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N69ER accident description

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Crash location 36.826945°N, 88.197222°W
Reported location is a long distance from the NTSB's reported nearest city. This often means that the location has a typo, or is incorrect.
Nearest city Fairdealing, KY
36.846722°N, 88.239199°W
2.7 miles away

Tail number N69ER
Accident date 03 Aug 2008
Aircraft type Osborne Challenger II
Additional details: None

NTSB description

On August 3, 2008, about 1326 eastern daylight time, an amateur-built Challenger II, N69ER, was substantially damaged when it impacted private property adjacent to a golf course near Fairdealing, Kentucky. The owner/pilot was killed, and his passenger was seriously injured. The personal flight was operated under the provisions of 14 Code of Federal Regulations Part 91. Visual meteorological conditions prevailed, and no flight plan was filed.

According to witnesses, the pilot and his son departed for a local sightseeing flight from Pirates Cove Airport (42KY), Benton, Kentucky, which is situated on the eastern shore of an arm of Kentucky Lake. The accident flight was the first flight of the day for both the pilot and the airplane. Just prior to the accident flight, another son of the pilot refused the pilot's offer of a flight, because it was too hot.

A witness, who was working on the golf course, heard the airplane, and saw that it was flying low. He said that it looked as if the pilot was trying to land on the fairway. The airplane passed the witness, and then it made a left turn, "winged over," and "crashed behind the trees." The witness telephoned 911, and then drove to the accident site, where he observed that the engine was still running. He used the ignition switch to shut down the engine. He also stated that despite being cautioned against it, the passenger extricated himself from the wreckage. There was no fire.

The wreckage was located on a grassy area adjacent to trees, approximately 4 miles north of the departure airport. The arm of the lake comprised most of the topography separating the airport from the accident site, and the accident site was less than 1,000 feet from the shoreline. According to an insurance company representative who visited the accident site, the terrain in the area sloped up approximately 20 to 30 degrees, in a direction away from the shoreline.

The airplane was a high-wing, pusher configuration, with the engine mounted above and aft of the cockpit. It was equipped with a Rotax model 503 engine. According to Federal Aviation Administration (FAA) records, the airplane was manufactured in 1991, owned by three different individuals between 1991 and 2004, and then jointly purchased by the pilot and another individual. In September 2007, the pilot became the sole owner of the airplane. According to an acquaintance of the pilot, the pilot recently purchased a brand new engine for the airplane, and the acquaintance reported that the engine had less than 10 hours total time in service at the time of the accident.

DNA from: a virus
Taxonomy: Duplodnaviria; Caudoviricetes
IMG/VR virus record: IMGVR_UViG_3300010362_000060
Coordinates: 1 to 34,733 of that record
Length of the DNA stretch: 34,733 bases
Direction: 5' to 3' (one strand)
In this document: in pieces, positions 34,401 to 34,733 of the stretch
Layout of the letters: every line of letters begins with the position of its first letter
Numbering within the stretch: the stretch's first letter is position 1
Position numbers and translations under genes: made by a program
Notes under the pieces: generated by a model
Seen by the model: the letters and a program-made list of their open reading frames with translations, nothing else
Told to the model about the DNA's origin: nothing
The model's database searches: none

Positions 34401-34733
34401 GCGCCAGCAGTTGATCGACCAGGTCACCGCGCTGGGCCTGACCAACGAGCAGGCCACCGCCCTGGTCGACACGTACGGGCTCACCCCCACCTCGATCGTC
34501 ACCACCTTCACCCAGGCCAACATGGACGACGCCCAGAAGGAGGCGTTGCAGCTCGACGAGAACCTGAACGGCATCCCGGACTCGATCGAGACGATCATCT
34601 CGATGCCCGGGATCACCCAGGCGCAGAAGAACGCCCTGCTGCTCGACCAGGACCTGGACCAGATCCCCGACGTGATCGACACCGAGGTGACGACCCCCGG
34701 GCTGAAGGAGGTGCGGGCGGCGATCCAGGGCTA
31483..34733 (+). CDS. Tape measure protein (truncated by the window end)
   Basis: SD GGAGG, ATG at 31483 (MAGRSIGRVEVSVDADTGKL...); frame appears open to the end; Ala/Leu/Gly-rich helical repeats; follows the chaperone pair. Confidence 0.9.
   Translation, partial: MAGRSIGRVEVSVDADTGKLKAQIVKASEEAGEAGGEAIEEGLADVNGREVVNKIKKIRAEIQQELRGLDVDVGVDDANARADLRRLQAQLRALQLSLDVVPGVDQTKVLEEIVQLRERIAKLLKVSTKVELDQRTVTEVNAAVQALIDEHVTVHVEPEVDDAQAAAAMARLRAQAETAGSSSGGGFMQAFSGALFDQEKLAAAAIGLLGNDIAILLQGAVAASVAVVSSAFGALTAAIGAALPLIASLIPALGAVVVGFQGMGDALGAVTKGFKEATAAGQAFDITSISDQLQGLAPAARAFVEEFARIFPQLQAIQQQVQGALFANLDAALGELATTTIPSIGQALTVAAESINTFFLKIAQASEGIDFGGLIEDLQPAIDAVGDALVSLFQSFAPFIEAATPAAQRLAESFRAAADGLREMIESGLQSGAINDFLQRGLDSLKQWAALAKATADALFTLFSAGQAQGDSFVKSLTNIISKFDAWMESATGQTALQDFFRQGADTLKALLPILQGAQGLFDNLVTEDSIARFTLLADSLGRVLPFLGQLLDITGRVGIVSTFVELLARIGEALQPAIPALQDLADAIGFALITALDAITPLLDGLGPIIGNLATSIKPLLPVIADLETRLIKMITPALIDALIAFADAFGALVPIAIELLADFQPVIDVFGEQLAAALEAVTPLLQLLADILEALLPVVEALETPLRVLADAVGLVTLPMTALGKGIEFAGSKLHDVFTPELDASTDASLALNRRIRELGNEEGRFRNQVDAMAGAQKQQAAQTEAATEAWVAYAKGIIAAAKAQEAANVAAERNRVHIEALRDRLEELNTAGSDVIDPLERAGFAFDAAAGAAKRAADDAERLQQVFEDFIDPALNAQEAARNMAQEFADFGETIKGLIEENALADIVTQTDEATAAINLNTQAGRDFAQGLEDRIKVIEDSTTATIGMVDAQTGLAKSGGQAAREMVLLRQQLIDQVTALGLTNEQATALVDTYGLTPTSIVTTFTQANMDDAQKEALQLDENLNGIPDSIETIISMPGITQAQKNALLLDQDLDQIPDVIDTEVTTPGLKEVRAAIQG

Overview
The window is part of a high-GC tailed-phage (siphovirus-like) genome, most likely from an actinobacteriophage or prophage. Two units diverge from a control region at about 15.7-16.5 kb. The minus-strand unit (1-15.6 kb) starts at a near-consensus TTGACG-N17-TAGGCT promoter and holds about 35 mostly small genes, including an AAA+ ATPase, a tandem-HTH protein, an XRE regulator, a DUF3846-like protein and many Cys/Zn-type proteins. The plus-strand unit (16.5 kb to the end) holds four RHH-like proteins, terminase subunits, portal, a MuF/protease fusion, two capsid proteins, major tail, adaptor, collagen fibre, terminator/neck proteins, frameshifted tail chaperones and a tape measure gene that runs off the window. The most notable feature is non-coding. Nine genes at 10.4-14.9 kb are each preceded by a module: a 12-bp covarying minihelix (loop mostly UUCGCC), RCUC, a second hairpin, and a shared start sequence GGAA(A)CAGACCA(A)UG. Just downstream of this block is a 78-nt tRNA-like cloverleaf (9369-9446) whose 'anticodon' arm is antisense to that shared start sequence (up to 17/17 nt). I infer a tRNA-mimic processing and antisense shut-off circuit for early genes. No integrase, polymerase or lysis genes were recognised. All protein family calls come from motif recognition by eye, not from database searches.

A review of photographs of the accident scene indicated that the airplane exhibited primarily crush and bending damage. All components, with the exception of the windscreen and the outboard sections of the three composite propeller blades, remained attached to the airplane. The inboard segments of the propeller blades remained attached to the hub, and were all of approximately the same length. The left wing exhibited crumpling in the inboard direction, and the fuselage was crushed in the aft and up directions.

According to the FAA inspector who responded to the accident scene, control continuity for the ailerons and elevator were confirmed. The rudder cables were severed in the plane of rotation of the propeller, and the fuselage exhibited damage in the same location.

Also according to the FAA inspector, the fuel system was not compromised. Approximately 1 1/2 gallons of fuel remained in the fuel tank, and this fuel appeared uncontaminated when inspected visually. Both carburetors contained fuel in their bowls, and the control cables to the carburetors were intact and functional.

According to FAA records, the pilot held flight instructor, ground instructor and commercial pilot certificates. The plot reported 2,040 total hours of flight experience on his most recent application for a third-class medical certificate, which was issued in July, 2002.

The 1353 surface weather observation at Barkley Regional Airport, Paducah, Kentucky, located approximately 31 miles northwest of the accident location, reported winds from 110 degrees at 8 knots, visibility 10 miles, clear skies, temperature 29 degrees Celsius (C), dew point 19 degrees C, and an altimeter setting of 29.98 inches of mercury.

(c) 2009-2018 Lee C. Baker / Crosswind Software, LLC. For informational purposes only.